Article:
Dr. Ladislav Kosc discovered dyscalculia as a learning disability in 1974. Dr. Kosc originally separated dyscalculia into six categories based on students’ abilities or the task that they were having trouble with. Later, in 2000, David Geary and colleagues used the term “mathematical disabilities” and divided it into three groups: semantic, procedural, and visual-spatial memory. Geary determined that students with mathematical disabilities included all students that fell below the 35th percentile on the Woodcock-Johnson Mathematics reasoning test. Dyscalculia now describes any student who has difficulty in one or many areas of mathematics that prevents them from being able to understand a concept or move on to more complex mathematical thinking. Dyscalculia can also be known as number blindness.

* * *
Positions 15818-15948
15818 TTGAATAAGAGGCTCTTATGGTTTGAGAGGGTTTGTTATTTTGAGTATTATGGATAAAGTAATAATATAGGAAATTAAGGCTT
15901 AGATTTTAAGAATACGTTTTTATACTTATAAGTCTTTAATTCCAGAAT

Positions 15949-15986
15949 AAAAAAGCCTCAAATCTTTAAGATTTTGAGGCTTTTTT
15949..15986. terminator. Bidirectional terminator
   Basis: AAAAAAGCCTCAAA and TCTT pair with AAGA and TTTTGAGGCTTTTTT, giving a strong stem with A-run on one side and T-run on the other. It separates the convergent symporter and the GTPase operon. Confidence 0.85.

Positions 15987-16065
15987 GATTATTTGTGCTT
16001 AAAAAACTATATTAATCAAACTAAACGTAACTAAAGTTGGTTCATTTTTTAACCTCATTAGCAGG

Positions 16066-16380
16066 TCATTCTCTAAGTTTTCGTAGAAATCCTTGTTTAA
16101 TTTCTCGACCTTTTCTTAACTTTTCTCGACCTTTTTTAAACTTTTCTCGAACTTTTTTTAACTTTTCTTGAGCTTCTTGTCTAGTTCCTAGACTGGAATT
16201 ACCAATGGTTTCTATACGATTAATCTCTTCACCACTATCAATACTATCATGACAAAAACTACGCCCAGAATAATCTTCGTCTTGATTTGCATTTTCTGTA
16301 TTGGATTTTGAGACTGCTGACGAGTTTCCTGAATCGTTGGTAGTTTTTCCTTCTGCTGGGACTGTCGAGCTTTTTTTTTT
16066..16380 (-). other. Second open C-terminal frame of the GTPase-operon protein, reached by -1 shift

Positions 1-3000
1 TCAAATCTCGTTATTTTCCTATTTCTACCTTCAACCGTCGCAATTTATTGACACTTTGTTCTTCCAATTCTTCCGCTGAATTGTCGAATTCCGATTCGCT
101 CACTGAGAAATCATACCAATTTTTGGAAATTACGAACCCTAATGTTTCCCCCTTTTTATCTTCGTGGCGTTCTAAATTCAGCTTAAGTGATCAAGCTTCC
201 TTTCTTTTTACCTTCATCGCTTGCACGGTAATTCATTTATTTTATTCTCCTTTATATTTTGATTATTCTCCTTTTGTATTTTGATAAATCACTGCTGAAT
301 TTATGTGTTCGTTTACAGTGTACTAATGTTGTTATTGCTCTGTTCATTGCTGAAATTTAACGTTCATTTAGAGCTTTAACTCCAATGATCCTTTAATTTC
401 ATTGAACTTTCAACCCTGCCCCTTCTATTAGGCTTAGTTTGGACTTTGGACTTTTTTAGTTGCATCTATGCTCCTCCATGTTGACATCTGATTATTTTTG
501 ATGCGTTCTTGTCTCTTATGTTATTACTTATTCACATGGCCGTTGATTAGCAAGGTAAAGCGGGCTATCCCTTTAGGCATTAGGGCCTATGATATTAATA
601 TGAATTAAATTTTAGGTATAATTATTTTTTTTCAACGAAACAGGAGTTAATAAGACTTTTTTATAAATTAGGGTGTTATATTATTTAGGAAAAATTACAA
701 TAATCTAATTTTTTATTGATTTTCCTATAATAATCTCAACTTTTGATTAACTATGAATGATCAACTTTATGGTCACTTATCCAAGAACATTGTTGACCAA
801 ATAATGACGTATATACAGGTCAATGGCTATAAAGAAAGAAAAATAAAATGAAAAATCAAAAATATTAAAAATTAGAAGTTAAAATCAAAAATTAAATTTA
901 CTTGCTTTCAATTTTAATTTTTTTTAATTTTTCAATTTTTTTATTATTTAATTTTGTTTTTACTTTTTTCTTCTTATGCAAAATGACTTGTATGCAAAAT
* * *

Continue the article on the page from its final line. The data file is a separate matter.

Up to this point in time, there have not been many court cases involving dyscalculia. An example of one that did, though, is Margret Reeves vs. The Department of Finance and Personnel Recruitment Services. A woman (Margret Reeves) was applying for jobs where she had to take aptitude tests. In order for her to complete the tests with the best accuracy, she needed yellow paper and size 14 fonts. She requested this, and the company failed to correct the tests five different times. The court ruled that she receive a settlement and that the company reaffirm its commitment to equality in the workplace. The decision was in favor of supporting people with dyscalculia.
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